Fire Blog Roundup: Competence, Thoroughbreds, and Fire Service Training

This month, Kevin Burns and David Bullard join some of our regular contributors and commentators on topics of interest to the firefighting community. For more of our featured contributors, go to www.fireengineering.com/blogs.


Kevin Burns

The Company Officer: Competency First

The foundation of a company officer’s success? Know what you’re doing, writes Framingham (MA) Deputy Chief Kevin Burns.

David Bullard

Teaching Your Thoroughbred

As leaders, we must understand how to give power away and to reign it in, within boundaries. Read a new commentary from David Bullard.

Mark Lamplugh

Firefighters, Time to Bring Down the Weight

Mark Lamplugh discusses the problem of obesity in the fire service.


Dave McGlynn

Is It a Job or a Living?

People may try to bring a passionate firefighter down, writes Dave McGlynn, but don’t let them rob your love of the job.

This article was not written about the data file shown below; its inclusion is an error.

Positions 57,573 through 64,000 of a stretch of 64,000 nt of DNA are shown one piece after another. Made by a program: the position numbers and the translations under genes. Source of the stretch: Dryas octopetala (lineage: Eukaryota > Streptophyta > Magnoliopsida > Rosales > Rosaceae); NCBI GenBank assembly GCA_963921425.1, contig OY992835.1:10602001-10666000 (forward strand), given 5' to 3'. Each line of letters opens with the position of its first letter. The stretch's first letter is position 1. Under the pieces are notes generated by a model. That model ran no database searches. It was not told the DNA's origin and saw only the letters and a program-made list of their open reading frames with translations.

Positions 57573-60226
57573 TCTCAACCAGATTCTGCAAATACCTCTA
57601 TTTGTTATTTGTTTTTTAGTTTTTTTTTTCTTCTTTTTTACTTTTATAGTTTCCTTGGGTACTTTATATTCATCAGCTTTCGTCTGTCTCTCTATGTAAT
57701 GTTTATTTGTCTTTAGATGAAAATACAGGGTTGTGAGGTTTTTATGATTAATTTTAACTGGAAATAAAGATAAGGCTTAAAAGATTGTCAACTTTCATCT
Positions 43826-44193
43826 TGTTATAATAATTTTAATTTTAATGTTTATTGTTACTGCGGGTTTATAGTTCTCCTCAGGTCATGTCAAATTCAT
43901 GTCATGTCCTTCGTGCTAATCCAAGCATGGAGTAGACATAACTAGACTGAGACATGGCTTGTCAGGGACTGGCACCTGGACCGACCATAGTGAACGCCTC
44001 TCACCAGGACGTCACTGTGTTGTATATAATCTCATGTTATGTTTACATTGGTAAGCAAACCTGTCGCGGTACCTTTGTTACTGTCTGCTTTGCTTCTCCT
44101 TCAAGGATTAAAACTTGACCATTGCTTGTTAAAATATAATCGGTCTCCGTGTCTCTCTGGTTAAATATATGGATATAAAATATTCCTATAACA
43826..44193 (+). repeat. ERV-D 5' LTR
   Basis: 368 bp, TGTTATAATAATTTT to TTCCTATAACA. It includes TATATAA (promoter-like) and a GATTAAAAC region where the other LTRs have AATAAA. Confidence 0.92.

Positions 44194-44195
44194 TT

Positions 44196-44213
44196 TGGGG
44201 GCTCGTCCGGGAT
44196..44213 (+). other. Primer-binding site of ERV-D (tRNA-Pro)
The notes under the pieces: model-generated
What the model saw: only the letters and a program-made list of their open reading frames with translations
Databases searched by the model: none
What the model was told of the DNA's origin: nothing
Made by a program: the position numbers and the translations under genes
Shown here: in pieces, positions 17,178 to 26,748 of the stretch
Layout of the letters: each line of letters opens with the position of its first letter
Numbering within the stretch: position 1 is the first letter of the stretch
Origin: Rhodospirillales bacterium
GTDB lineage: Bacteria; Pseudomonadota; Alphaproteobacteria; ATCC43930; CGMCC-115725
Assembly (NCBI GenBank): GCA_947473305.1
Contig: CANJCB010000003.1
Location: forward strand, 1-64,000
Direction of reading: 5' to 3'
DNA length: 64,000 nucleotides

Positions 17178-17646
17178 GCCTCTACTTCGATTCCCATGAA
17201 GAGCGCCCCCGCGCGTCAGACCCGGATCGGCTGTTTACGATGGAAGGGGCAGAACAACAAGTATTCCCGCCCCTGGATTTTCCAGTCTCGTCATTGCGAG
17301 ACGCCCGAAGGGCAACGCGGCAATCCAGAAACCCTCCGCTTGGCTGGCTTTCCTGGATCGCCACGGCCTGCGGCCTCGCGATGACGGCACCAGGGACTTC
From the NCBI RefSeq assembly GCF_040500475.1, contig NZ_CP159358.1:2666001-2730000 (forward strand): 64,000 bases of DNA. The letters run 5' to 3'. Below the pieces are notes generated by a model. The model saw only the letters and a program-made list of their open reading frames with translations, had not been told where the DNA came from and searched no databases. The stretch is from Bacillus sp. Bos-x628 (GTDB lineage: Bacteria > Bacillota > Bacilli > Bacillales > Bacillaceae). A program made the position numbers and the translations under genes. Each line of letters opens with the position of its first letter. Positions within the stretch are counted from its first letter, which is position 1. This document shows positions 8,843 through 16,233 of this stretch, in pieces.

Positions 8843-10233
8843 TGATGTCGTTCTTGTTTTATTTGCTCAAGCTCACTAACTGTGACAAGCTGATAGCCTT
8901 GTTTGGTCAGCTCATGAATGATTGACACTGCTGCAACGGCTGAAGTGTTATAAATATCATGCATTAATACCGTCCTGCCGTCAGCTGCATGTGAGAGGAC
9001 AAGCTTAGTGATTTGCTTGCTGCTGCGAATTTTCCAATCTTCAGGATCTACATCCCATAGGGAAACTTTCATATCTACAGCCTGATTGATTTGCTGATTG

Justin Thoroughman

Pumping for GPM

Creating a pump chart that has the friction loss already figured for various line lengths, diameters, and GPMs allows you to quickly figure the needed pressure, writes Justin Thoroughman.  


10,000 Hours: Art of Leadership

How much time does it take to get proficient at leading? John K. Murphy offers some perspective.

Brad Nair

Volunteer Fire Service Fundraising vs. Training

Volunteer fire departments lose potential new members who want to save lives and property when you tell them they must conduct hundreds to thousands of fundraising hours each year on top of attending training, running calls, and so forth. A commentary from Brad Nair.


FDIC Recharge

Mark Cotter reflects on FDIC International 2017, making connections, and filling in the gaps.


AB Turenne

Prerigged Systems for Moving a Down Firefighter

AB Turenne: What does your department prestage on its apparatus that can be used for a safe and swift removal of a down firefighter from a second- or third-floor window?

David Polikoff

The Job. The Calling.

As a supervisor, go out of your way to tell crews and or firefighters they are doing a good job. Your words go a long way to a new firefighter, maybe more than you will ever know, writes David Polikoff.        

MORE FIREFIGHTER BLOGS

Roundup: Minimalists, Small Department Challenges, and SCBA

Roundup: Ladder Trucks, Mayday Command, and Sleep

Roundup: Middle Management, Compassion Fatigue, and Intolerance

Roundup: Professionals, Uncommon Calls, and Time Distortion

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